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Coronavirus/COVID-19 Update

Tuesday, July 7, 2020

Guidance on Face Coverings

Effective Friday, June 26, 2020 all patients, visitors, and employees will be required to wear face coverings while at our facilities. We respectfully request all patients and visitors wear their own face coverings to conserve our supply of personal protective equipment.

For more information on the use of face coverings and CDC recommendations to help slow the spread of COVID-19, please click on the WSDOH link below.

COVID Testing

We’re pleased to offer COVID-19 testing for both symptomatic and pre-operative patients. Pre-operative screening is currently offered 9:00 a.m. to 11:00 a.m. and should be scheduled in advance. We continue to request all patients who are symptomatic or who may have been exposed to someone suspected of having COVID-19 to call your provider’s office or our Walk-In Clinic prior to visiting our facility so we can best evaluate your care needs while protecting other patients from possible exposure.

Reopening to More Services

As we continue to navigate the COVID-19 pandemic, it’s encouraging to see that the changes we’ve all made as a community are working to slow the spread of this virus. Our community is preparing to gradually reopen as we transition to the next phase of this pandemic. At the Walla Walla Clinic, this means we are carefully and thoughtfully providing access to more onsite services for our patients who need them.

Following CDC and public health advice, we limited services in our clinics to essential only since mid-March. That resulted in delaying care for many of our patients. Governor Inslee’s revised May 1 guidelines for medical clinics now give providers more leeway to determine when onsite or surgical care is needed. Working together with you, providers and staff will use their clinical judgement to decide when it’s appropriate to schedule in-clinic appointments and perform elective surgeries in our Ambulatory Surgery Center. This includes elective procedures such as colonoscopies and other cancer screenings for at-risk patients.

If you have new or worsening symptoms of acute or chronic illness, please contact your provider’s office to discuss the appropriate next steps for you, whether it’s an in-clinic or video appointment. You may need to be seen in person if your illness or injury is causing pain or dysfunction in your daily life or work, or if your condition is either progressing or at risk of progressing and compromising your health.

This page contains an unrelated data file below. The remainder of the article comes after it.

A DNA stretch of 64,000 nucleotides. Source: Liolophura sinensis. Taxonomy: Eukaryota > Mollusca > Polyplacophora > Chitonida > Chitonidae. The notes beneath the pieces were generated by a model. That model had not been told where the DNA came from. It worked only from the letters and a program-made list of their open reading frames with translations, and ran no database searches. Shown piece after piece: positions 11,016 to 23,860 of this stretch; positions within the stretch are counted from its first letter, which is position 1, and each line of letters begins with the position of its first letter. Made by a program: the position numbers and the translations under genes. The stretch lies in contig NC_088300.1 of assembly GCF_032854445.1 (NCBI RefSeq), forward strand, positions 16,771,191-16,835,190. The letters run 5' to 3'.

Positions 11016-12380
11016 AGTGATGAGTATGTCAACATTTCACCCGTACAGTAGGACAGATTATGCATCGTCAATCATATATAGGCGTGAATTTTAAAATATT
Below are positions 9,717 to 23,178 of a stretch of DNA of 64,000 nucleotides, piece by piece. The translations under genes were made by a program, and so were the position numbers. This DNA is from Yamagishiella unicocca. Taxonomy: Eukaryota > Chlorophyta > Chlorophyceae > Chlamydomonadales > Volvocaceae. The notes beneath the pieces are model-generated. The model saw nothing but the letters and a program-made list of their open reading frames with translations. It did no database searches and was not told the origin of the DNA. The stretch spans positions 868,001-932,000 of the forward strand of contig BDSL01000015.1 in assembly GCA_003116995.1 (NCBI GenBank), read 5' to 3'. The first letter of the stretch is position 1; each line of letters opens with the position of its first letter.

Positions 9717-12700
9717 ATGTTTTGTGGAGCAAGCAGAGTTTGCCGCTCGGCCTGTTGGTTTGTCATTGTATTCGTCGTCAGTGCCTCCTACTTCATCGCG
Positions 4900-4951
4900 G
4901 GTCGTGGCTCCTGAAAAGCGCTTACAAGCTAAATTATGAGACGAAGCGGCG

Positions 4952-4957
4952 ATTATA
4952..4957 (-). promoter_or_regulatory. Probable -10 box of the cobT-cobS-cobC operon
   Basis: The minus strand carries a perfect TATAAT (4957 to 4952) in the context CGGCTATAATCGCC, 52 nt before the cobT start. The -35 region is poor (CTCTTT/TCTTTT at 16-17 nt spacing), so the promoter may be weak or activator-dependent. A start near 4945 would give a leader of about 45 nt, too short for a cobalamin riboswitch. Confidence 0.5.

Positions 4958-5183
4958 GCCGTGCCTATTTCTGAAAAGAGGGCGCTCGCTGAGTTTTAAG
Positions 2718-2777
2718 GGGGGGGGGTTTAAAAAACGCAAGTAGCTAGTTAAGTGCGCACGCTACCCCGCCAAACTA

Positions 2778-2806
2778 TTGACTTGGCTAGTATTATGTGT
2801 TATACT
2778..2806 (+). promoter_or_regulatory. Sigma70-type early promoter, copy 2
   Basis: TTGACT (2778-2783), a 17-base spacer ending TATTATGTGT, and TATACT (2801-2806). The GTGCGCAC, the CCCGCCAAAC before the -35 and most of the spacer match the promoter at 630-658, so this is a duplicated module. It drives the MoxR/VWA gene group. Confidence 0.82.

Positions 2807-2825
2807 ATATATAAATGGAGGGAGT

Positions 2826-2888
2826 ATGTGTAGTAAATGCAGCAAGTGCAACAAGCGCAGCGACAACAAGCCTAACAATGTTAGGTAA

Our Singular Focus on Safety

Keeping patients, staff, and providers safe is our top priority. If you do need to come into the clinic to see your provider, or have lab or diagnostic testing performed onsite, we want to reassure you that we have comprehensive safety measures in place including:

  • Screening all patients over the phone and at check-in based on guidelines from the Centers for Disease Control & Prevention (CDC) and Public Health.
  • Screening of all staff and providers
  • Masking for all patients, visitors, and staff
  • Rigorous cleaning protocols and frequent disinfecting of high-touch surfaces
  • Adapting our sites to accommodate physical distancing
  • Continuing to limit non-patient visitors to our facilities (see below)
  • Scheduled appointments for lab and radiology testing

About Your Visit

You may notice some changes when you come in to see us. You will receive a check-in email with screening questions before you arrive. Our Patient Service Representatives will greet you at the check-in desk and ask about any recent symptoms of respiratory infection including fever. This takes extra time and you should set aside a few extra minutes before your appointment to allow for this. We have also modified our waiting rooms and public areas to allow for more physical distancing. We request all patients and visitors wear their own mask while in our office to conserve limited supplies of Personal Protective Equipment for our staff and certain procedures.